Legal Directories: Reusing the submission material
August 14, 2013
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Producing the legal directories submissions can involve a huge amount of work, so it makes sense to reuse the material you’ve collected as much as possible to get the maximum return on your efforts. Lots of this may seem obvious – but you’d be surprised how many firms treat directories submissions as a one off, onerous task without linking them to other marketing or business development materials.
Pitches and capability statements: this may be an obvious one, but it bears repeating. A decent submission should be put together so it sells your firm – from the overview, to the cases, to the biographies (where included). This makes the information ideal for those times when you are actually selling your firm. Making sure that anyone who produces pitches or capability statements has access to the latest submissions can save valuable time when pulling a pitch together, rather than starting from scratch.
Updating your website: lawyers seem to fall into two distinct camps when it comes to their online profiles; either super keen and always on top of them, or those who barely acknowledge their existence, and have to be prompted to keep them even remotely up to date. Again, once you have collected all the material for the submissions, it can be useful to use this as a basis for updating case highlights on lawyer and practice area pages (with the appropriate permissions, of course – a client may be happy to have their case included in a submission but not want to see it on a website!) You can also encourage lawyers to add information such as publications and awards to personal profiles both on the firm website and on external business profiles, such as LinkedIn.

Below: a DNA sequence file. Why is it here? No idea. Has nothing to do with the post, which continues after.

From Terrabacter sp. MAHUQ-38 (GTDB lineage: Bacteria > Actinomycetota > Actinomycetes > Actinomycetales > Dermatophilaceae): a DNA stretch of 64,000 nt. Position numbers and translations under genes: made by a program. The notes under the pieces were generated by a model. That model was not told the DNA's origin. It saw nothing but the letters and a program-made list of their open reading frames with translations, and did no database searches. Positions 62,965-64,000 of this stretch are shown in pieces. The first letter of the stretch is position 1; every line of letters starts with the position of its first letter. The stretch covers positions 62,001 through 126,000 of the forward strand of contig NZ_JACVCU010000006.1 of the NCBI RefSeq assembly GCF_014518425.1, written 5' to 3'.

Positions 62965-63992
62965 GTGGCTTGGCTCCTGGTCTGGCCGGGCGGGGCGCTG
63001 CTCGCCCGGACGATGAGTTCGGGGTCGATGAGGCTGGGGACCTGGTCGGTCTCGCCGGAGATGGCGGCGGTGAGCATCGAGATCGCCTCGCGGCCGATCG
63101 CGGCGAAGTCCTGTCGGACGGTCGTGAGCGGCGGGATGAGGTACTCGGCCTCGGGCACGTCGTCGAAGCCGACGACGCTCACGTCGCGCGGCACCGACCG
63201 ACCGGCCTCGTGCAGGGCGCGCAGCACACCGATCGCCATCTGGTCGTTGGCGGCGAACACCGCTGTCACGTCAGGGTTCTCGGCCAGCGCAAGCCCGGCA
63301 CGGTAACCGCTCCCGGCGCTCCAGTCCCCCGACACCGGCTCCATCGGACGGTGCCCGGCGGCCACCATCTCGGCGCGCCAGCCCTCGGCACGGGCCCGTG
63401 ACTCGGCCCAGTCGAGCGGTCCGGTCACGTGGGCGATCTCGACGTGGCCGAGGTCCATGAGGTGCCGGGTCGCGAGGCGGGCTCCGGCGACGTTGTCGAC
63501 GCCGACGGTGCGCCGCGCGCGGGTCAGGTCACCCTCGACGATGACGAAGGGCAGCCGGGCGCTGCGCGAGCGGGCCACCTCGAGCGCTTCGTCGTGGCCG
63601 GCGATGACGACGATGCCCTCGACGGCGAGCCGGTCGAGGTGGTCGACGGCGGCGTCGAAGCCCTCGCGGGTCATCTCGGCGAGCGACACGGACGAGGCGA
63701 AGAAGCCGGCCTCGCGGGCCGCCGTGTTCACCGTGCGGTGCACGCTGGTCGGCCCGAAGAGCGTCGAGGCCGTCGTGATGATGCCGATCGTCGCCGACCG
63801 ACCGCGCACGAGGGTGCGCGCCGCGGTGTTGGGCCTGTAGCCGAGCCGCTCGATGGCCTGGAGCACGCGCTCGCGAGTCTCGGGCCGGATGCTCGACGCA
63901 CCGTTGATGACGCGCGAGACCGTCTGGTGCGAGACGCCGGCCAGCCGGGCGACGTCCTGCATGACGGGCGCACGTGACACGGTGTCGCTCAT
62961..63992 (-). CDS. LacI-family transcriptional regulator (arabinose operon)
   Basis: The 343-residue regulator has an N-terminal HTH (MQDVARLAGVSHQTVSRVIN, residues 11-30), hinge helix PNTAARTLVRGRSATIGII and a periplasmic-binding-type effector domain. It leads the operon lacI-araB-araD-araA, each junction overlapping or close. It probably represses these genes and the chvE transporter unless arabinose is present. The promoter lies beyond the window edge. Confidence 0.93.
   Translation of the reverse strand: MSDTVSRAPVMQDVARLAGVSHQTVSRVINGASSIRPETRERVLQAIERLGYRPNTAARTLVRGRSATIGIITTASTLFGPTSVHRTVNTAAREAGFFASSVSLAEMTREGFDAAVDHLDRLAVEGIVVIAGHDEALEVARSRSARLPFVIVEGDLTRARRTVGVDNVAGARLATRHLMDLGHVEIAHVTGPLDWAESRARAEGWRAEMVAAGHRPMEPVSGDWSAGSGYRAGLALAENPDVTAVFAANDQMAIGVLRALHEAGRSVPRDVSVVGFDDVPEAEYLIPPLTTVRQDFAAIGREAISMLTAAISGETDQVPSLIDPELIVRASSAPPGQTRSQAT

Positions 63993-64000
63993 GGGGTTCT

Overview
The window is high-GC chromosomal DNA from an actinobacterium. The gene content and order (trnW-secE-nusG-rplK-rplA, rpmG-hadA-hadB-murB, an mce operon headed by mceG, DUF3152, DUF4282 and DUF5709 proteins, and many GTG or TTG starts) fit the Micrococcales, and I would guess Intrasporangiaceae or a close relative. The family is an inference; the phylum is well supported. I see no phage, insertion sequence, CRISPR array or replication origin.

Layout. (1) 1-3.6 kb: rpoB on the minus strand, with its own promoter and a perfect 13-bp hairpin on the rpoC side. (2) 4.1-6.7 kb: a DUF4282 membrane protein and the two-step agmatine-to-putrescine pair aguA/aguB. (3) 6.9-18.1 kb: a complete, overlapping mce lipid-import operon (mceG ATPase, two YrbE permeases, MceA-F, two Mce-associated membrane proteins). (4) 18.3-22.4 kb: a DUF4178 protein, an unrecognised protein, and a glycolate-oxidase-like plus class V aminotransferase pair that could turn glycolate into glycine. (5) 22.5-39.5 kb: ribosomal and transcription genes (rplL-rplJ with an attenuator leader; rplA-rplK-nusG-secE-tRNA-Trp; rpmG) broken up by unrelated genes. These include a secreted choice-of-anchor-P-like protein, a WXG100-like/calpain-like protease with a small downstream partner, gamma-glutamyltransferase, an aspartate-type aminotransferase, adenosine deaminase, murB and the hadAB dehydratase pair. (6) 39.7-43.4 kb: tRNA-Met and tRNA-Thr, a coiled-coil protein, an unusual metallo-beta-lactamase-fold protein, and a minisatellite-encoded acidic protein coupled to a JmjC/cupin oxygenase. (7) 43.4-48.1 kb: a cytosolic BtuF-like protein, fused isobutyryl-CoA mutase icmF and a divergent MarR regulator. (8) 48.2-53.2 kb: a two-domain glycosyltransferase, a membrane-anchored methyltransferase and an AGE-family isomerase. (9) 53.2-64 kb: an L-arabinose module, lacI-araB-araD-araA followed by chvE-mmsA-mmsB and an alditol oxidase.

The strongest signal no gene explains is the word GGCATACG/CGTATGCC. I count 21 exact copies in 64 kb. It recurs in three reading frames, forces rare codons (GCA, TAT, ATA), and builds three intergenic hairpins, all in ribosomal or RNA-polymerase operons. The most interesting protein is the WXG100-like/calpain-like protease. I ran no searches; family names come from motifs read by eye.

Reusing for other directories: many people already use (basically) the same material for Legal 500 and Chambers, but with a little editing you should be able to also use this for other directories, such as IFLR – maximising your directories presence. (Though remember, if you’re sending the same clients to more than one directory, permission should be sought each time, and you need to beware of ‘directories fatigue’).
Prompts for articles and publications: if your market overview is talking about the key things affecting the market or major cases you’ve been involved in, can you expand on any of these in the form of a newsletter, article or blog post? The submission can be a useful ‘jumping off’ point for ideas.
This is a version of an article available as part of the Defero Law Legal Directory Tune-Up. If you have any questions about the directories process or need assistance, contact me at firstname.lastname@example.org